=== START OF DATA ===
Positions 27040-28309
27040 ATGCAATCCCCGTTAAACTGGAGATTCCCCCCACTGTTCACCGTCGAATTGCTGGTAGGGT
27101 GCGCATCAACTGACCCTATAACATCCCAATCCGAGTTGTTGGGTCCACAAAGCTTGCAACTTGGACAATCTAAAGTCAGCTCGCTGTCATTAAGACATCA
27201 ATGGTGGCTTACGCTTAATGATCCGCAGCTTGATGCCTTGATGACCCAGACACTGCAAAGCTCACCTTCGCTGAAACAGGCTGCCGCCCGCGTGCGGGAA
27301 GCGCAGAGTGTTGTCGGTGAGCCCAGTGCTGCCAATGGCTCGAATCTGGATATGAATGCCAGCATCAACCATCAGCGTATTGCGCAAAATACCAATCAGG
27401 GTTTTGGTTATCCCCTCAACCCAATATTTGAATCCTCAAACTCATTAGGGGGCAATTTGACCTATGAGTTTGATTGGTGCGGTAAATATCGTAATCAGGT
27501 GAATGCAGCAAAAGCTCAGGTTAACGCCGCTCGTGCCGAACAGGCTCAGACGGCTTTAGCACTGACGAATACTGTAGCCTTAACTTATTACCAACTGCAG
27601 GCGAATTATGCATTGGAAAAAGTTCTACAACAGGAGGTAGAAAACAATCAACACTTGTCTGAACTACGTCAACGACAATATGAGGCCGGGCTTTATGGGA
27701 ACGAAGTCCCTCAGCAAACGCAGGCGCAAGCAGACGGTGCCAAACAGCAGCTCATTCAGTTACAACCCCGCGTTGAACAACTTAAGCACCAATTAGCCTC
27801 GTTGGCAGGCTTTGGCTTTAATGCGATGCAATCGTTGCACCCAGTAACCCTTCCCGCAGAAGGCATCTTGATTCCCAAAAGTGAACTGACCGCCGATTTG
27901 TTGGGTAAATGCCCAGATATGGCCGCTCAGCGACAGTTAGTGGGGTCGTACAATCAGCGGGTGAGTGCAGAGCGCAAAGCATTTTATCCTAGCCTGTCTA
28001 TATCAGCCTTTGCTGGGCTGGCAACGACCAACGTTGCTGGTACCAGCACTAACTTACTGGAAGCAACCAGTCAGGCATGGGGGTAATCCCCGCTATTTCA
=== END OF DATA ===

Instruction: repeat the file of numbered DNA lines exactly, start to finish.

Positions 27040-28309
27040 ATGCAATCCCCGTTAAACTGGAGATTCCCCCCACTGTTCACCGTCGAATTGCTGGTAGGGT
27101 GCGCATCAACTGACCCTATAACATCCCAATCCGAGTTGTTGGGTCCACAAAGCTTGCAACTTGGACAATCTAAAGTCAGCTCGCTGTCATTAAGACATCA
27201 ATGGTGGCTTACGCTTAATGATCCGCAGCTTGATGCCTTGATGACCCAGACACTGCAAAGCTCACCTTCGCTGAAACAGGCTGCCGCCCGCGTGCGGGAA
27301 GCGCAGAGTGTTGTCGGTGAGCCCAGTGCTGCCAATGGCTCGAATCTGGATATGAATGCCAGCATCAACCATCAGCGTATTGCGCAAAATACCAATCAGG
27401 GTTTTGGTTATCCCCTCAACCCAATATTTGAATCCTCAAACTCATTAGGGGGCAATTTGACCTATGAGTTTGATTGGTGCGGTAAATATCGTAATCAGGT
27501 GAATGCAGCAAAAGCTCAGGTTAACGCCGCTCGTGCCGAACAGGCTCAGACGGCTTTAGCACTGACGAATACTGTAGCCTTAACTTATTACCAACTGCAG
27601 GCGAATTATGCATTGGAAAAAGTTCTACAACAGGAGGTAGAAAACAATCAACACTTGTCTGAACTACGTCAACGACAATATGAGGCCGGGCTTTATGGGA
27701 ACGAAGTCCCTCAGCAAACGCAGGCGCAAGCAGACGGTGCCAAACAGCAGCTCATTCAGTTACAACCCCGCGTTGAACAACTTAAGCACCAATTAGCCTC
27801 GTTGGCAGGCTTTGGCTTTAATGCGATGCAATCGTTGCACCCAGTAACCCTTCCCGCAGAAGGCATCTTGATTCCCAAAAGTGAACTGACCGCCGATTTG
27901 TTGGGTAAATGCCCAGATATGGCCGCTCAGCGACAGTTAGTGGGGTCGTACAATCAGCGGGTGAGTGCAGAGCGCAAAGCATTTTATCCTAGCCTGTCTA
28001 TATCAGCCTTTGCTGGGCTGGCAACGACCAACGTTGCTGGTACCAGCACTAACTTACTGGAAGCAACCAGTCAGGCATGGGGGTAATCCCCGCTATTTCA